- Poster presentation
- Open Access
Can 2-dimensional echocardiography accurately classify patients with repaired tetralogy of Fallot in possible need of pulmonic valve replacement?
© Woo et al. 2016
- Published: 27 January 2016
- Right Ventricular
- Cardiovascular Magnetic Resonance
- Visual Assessment
- Guideline Recommendation
- Pulmonic Valve Replacement
Timing of pulmonic valve replacement (PVR) following repaired Tetralogy of Fallot (rTOF) is determined by the severity of right ventricular (RV) dilation. While it is known that cardiovascular magnetic resonance (CMR) can more accurately quantify RV size than 2D-echocardiography (2DE), many centers have not fully integrated serial CMR assessment into the management of these patients, despite guideline recommendations. The aim of this study is to determine the extent to which visual assessment of RV size using 2DE would wrongly classify individuals that should be considered for PVR.
CMR and 2DE results were obtained from 61 patients with a history of rTOF. Patients were first classified into events and non-events (i.e. PVR referral or not), based on three cutoffs of RV volume determined by CMR (130, 140 and 150 mL/m2). For each event and non-event group, patients were then reclassified based on presence of greater-than-moderate RV dilation determined qualitatively by 2DE. The net reclassification index (NRI), a measure of prediction improvement, was calculated for each of the three CMR cutoff values. Negative NRI values suggest poorer prediction with 2DE, while positive values suggest improved prediction. Hypothesis testing was conducted with McNemar's method.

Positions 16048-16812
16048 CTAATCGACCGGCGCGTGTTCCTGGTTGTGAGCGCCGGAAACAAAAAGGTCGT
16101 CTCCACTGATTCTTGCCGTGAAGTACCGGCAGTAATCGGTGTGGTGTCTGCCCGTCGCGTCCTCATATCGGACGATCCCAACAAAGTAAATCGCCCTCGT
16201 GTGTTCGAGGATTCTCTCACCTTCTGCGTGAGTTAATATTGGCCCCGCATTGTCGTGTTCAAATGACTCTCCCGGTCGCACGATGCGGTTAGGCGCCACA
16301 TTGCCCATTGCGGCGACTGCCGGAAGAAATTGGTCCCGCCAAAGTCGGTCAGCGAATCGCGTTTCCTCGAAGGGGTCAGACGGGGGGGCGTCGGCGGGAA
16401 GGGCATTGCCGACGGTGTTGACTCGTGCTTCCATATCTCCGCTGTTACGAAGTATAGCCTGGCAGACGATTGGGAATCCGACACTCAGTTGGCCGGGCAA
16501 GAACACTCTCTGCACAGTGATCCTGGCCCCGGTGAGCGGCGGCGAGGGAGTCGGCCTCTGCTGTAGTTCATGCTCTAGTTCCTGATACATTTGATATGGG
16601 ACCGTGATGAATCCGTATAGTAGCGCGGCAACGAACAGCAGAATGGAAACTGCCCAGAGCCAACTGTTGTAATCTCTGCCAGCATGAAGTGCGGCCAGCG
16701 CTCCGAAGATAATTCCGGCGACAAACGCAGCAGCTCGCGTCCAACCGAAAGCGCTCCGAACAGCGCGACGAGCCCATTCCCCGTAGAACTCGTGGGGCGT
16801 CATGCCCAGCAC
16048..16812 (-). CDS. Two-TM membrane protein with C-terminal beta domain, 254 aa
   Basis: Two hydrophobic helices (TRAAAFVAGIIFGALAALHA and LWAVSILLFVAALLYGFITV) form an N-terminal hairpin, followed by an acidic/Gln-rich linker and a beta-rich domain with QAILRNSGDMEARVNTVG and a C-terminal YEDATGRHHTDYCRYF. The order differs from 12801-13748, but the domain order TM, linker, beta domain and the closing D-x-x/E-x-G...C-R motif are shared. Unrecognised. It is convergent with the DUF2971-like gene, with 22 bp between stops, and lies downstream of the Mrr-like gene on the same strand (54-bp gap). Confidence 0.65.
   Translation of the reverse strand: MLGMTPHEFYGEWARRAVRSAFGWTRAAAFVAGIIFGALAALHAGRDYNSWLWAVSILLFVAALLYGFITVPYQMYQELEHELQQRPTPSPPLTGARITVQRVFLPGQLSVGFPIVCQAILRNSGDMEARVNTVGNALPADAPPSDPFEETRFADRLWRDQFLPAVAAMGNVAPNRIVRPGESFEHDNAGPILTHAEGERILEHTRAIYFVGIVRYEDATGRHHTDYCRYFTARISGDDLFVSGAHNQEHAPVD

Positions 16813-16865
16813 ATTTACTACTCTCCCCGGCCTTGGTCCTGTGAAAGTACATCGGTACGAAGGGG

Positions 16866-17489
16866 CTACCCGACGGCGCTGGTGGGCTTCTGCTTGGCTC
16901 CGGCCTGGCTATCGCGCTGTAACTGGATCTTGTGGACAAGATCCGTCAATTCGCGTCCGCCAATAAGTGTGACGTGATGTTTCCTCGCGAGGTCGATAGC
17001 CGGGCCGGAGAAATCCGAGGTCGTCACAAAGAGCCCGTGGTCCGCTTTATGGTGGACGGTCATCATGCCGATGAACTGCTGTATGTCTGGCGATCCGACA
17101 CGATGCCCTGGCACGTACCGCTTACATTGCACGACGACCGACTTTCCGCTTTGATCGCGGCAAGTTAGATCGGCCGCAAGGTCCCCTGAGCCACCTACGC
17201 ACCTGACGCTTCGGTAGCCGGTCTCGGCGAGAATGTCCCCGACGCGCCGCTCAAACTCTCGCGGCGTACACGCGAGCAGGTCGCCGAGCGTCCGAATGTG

Net Reclassification Index (NRI) for Events and Non-events in Patients with Greater than Moderate Right Ventriular Dilation on 2D-echocardiography
-0.950 (p < 0.001)
-0.911 (p < 0.001)
-0.875 (p < 0.001)
Regardless of the RV cutoff value used to trigger referral for PVR, visual assessment of RV size using 2DE results in significant misclassification of both individuals with rTOF who should be referred for PVR and those who should not be referred for PVR. Visual determination of RV size based on 2DE cannot substitute current guidelines recommendations for using CMR to determine timing of PVR. Solutions to increase CMR availability or the identification of appropriate surrogates are needed for the management of these patients.
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